21st century goals, 21st century vision
Last month I mentioned the five big issues most on my mind this fall, which included submission and implementation of Iowa’s Every Student Succeeds Act (ESSA) plan, adoption of a new statewide assessment, the release of the Future Ready Iowa recommendations, the development of the Computer Science work group recommendations, and the exploration of instructional frameworks. My last column focused on the first two and this month I’ll provide some insight into the remaining three items.
For the past year, I have had the privilege of being a member of the Future Ready Iowa Alliance. The Alliance’s membership spans the public and private sectors and includes leaders from all levels of the education system, business and industry, nonprofits, and state government. The Alliance’s focus has been on developing recommendations that will help Iowa achieve an ambitious goal: By 2025, 70 percent of Iowans in the workforce will complete postsecondary education or training. On October 17, Governor Reynolds and Principal President and CEO Dan Houston announced the Alliance’s recommendations, which include:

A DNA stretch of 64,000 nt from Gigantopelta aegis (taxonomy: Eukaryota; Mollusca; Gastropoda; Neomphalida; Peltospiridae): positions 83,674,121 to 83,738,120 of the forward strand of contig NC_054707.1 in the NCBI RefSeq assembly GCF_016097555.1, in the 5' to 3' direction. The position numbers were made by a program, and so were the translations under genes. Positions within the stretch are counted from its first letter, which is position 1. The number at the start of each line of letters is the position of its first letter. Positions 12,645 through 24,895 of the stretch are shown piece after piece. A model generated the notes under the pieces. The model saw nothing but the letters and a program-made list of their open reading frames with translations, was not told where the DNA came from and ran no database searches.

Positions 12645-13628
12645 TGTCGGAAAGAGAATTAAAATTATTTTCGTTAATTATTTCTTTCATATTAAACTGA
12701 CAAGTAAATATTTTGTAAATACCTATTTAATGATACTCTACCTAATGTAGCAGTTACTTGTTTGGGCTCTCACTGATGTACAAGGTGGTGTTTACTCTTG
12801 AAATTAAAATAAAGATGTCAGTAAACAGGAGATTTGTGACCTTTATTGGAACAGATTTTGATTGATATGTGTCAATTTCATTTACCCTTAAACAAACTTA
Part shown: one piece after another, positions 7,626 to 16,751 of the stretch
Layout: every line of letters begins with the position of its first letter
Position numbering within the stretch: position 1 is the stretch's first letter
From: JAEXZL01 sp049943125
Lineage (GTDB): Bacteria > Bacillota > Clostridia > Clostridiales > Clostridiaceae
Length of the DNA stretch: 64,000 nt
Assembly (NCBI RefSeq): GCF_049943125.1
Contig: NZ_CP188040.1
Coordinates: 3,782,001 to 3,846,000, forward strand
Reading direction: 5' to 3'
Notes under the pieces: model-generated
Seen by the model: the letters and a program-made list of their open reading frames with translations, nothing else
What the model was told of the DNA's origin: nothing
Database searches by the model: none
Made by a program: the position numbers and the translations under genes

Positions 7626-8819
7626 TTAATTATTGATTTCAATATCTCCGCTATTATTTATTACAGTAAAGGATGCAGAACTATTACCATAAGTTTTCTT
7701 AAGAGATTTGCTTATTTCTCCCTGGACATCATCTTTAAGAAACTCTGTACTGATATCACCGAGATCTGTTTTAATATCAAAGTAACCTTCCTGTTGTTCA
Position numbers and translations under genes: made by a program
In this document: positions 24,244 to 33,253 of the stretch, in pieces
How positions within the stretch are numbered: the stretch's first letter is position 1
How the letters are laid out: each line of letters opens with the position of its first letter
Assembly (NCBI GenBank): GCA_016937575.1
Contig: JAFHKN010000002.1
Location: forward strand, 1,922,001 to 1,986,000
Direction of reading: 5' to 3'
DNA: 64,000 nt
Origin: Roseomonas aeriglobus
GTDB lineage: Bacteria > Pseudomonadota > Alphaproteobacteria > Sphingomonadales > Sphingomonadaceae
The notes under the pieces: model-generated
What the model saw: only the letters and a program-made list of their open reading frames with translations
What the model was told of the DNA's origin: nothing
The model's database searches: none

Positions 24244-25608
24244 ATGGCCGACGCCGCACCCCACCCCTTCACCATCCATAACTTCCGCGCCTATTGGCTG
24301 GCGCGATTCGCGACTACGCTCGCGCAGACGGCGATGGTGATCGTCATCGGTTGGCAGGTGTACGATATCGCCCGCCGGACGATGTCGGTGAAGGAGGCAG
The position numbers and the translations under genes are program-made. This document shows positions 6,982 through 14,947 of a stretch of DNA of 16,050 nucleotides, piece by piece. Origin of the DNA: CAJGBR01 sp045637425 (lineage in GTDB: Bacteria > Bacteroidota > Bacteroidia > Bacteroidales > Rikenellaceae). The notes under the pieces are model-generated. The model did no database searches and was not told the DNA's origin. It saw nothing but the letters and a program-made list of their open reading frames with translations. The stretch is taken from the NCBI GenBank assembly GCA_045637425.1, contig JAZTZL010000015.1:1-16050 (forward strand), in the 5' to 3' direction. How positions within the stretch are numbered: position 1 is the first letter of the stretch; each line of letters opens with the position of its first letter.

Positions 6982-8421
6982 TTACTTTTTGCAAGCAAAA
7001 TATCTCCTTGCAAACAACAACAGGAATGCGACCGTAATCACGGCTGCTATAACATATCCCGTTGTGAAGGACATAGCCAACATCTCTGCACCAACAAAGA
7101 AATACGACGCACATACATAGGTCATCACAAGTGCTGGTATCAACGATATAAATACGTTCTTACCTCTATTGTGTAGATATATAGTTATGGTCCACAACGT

- Create a Future Ready Iowa Last Dollar Scholarship and Grant Program.
- Better align and expand the ecosystem of support for Iowans beginning college or career training or returning to complete, with a focus on Iowans who are low income and/or underrepresented minorities.
- Expand high-quality work-based learning experiences in high-demand fields and careers for all students, particularly traditionally underrepresented students.
- Identify and scale effective early academic and career development and delivery approaches so all students are prepared for a changing world.
- Develop a grassroots strategy to engage the business community, sector boards, regional workforce boards, STEM regions and other regional collaborations to align with Alliance recommendations.
I’m excited because the recommendations both build upon the work schools have focused on for the last several years and challenge the education system to examine areas ripe for continued growth. For example, the work-based learning recommendation emphasizes leveraging current examples, including STEM BEST and work-based learning intermediary networks, while also calling for an increase in pre-apprenticeships, registered apprenticeships, internships and other employer-driven work-based learning programs. In order to reach the Future Ready goal, an additional 127,700 residents need to earn a two- or four-year college degree or other postsecondary credential. While this is a huge lift, I’m confident Iowans will work together to achieve this ambitious goal.